Article

November 2016 Online Photo Diagnosis

November 2016 Online Photo Diagnosis

By William Townsend, OD

Superior Limbic Keratoconjunctivitis

This 39-year-old female presented with foreign body sensation and irritation in her right eye, a recurring event in her 15-year history as our patient. On evaluation, we noted injection of the superior conjunctiva extending down to the limbus. There was minimal fluorescein staining of the affected area, but subsequent instillation of lissamine green resulted in the more intense staining pictured.

This patient suffers from chronic, recurring superior limbic keratoconjunctivitis (SLK), an inflammatory condition of the superior palpebral and bulbar conjunctiva. Theodore first described SPK in 1963; he reported a triad of signs including:

    1. Papillary reaction of the superior palpebral conjunctiva

    2. Superior bulbar conjunctival hyperemia

    3. Superior superficial punctate keratoconjunctivitis1

SLK may also present with punctate keratopathy, filamentary keratitis, keratinization of the superior limbus, and discharge. Commonly reported symptoms include burning, redness, foreign body sensation, and photophobia.2

The precise pathophysiology of SPK has not been established, and it may actually be multifactorial.2 Cher proposed that SLK is caused by microtrauma resulting from repetitive abnormal rubbing of the tarsal and bulbar surfaces as well as rubbing between conjunctival stroma and sclera.3 He supported this concept with light and electron microscopy evaluation of these tissues. Histological findings included squamous metaplasia and edema of epithelium as well as stromal infiltrates with edema.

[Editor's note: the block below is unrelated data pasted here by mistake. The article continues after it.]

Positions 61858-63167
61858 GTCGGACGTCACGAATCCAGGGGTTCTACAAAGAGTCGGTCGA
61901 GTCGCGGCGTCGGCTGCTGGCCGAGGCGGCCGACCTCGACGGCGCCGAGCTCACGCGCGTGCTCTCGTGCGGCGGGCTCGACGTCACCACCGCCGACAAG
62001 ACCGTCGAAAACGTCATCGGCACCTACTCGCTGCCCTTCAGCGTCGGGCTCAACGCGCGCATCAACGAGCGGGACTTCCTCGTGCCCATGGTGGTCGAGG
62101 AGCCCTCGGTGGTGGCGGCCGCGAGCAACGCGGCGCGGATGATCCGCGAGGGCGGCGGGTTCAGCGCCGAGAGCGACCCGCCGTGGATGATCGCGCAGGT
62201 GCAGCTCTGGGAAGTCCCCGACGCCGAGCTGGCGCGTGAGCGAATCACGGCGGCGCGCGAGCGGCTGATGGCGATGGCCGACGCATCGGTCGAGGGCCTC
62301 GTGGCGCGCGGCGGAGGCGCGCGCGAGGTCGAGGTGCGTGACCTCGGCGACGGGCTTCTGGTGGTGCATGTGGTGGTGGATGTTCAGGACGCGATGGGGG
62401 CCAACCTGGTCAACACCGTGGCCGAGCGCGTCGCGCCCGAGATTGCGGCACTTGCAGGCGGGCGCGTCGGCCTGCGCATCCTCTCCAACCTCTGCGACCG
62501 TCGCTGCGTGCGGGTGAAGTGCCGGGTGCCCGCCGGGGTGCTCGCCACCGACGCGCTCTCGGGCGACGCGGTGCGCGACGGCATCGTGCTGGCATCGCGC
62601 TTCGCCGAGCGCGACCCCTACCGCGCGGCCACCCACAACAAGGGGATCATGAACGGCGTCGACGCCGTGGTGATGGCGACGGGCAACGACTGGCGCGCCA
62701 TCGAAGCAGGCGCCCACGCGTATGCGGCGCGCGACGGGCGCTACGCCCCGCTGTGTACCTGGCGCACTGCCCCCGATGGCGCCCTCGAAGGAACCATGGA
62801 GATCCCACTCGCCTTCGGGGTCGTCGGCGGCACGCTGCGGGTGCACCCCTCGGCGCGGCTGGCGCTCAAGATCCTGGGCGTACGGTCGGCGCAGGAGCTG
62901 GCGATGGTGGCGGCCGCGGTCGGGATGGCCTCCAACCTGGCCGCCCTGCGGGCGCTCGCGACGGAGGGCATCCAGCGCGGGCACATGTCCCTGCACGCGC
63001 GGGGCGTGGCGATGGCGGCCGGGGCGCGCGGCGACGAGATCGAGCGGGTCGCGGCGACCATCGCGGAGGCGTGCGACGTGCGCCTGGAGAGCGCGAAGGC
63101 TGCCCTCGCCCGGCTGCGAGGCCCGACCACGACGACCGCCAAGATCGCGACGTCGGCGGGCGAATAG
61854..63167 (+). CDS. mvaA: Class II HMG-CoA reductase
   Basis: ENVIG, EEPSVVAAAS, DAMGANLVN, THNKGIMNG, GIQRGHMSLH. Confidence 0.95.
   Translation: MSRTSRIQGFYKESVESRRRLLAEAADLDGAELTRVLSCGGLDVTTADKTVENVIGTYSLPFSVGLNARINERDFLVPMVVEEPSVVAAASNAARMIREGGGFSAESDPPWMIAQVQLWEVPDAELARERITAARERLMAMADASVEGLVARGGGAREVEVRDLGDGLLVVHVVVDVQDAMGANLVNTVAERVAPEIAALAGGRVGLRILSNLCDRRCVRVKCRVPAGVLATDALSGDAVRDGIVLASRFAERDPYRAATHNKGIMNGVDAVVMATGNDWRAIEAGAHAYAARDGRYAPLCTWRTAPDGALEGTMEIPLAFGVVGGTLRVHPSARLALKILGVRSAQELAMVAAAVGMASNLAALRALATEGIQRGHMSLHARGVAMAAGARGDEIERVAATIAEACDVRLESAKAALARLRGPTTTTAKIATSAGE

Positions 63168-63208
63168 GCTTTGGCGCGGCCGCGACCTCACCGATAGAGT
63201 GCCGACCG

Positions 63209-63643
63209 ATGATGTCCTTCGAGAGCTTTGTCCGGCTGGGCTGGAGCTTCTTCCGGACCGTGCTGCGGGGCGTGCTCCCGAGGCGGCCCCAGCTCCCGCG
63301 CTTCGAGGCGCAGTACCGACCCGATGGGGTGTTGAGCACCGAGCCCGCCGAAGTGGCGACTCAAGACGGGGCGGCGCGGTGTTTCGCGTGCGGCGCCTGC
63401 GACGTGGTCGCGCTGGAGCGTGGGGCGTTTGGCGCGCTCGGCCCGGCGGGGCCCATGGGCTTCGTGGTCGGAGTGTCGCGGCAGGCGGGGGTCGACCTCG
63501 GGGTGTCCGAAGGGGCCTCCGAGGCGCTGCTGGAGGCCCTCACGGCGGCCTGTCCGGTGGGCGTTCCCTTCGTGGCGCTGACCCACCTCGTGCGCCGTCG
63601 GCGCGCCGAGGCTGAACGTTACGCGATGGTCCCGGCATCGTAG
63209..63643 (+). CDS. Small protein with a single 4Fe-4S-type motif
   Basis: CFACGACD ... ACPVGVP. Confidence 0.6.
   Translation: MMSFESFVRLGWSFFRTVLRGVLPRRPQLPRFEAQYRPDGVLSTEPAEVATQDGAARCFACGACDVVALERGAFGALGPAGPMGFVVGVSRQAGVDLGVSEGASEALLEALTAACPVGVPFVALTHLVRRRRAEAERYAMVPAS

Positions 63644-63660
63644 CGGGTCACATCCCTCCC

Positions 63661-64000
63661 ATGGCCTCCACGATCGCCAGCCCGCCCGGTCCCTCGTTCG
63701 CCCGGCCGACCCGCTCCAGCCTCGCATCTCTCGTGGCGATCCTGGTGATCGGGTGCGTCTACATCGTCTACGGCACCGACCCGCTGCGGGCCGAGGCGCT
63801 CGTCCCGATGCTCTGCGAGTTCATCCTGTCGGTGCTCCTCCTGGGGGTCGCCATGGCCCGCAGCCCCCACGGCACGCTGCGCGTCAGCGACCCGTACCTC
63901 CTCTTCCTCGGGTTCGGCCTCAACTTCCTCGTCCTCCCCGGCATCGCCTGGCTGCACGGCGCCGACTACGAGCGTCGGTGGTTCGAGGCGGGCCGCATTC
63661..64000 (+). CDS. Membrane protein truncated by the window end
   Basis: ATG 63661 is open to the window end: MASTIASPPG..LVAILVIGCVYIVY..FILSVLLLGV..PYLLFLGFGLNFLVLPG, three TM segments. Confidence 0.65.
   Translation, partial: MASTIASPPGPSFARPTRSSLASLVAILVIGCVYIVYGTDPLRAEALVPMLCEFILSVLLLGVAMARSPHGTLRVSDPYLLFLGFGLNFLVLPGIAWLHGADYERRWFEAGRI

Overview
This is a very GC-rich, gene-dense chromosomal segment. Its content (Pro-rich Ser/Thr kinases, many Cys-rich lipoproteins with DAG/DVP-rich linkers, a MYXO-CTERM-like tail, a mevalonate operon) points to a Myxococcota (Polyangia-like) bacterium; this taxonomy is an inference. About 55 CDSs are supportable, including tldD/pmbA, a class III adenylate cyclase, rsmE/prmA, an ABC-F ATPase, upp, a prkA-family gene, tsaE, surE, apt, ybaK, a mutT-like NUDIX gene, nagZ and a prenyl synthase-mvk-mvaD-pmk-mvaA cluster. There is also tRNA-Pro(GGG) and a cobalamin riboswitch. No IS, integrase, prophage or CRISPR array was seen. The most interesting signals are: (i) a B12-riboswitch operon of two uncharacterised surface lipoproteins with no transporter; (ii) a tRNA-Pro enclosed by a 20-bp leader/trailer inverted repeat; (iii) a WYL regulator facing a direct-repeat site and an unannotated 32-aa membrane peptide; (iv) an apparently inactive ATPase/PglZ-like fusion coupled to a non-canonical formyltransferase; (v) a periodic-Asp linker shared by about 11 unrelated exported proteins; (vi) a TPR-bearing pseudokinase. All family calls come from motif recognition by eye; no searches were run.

In addition to mechanical trauma, dry eye, localized inflammation, and Graves’ disease have been linked to SLK. A number of diverse therapies for SLK have been proposed and evaluated, including thermocautery, chemocautery, cryotherapy, conjunctival resection, punctal occlusion, autologous serum, topical cyclosporine A, vitamin A drops, topical nonsteroidal agents, bandage contact lenses, topical botulinum toxin, and topical steroids.4

In the case of our patient, we prescribed loteprednol etabonate ophthalmic gel 0.5% b.i.d. for one week and then tapered her dosing over the following week. Her signs and symptoms resolved. But, as is the case in many patients who have SLK, there is a strong likelihood that the condition will recur in the future.

References

1. Theodore FH. Superior limbic keratoconjunctivitis. Eye Ear Nose Throat Mon. 1963 Jan;42:25-28.

2. Nelson JD. Superior limbic keratoconjunctivitis (SLK). Eye. 1989;3(Pt 2):180-189.

3. Cher I. Superior limbic keratoconjunctivitis: multifactorial mechanical pathogenesis. Clin Exp Ophthalmol. 2000 Jun;28:181-184.

4. Fraunfelder FW. Liquid nitrogen cryotherapy of superior limbic keratoconjunctivitis. Am J Ophthalmol. 2009 Feb;147:234-238.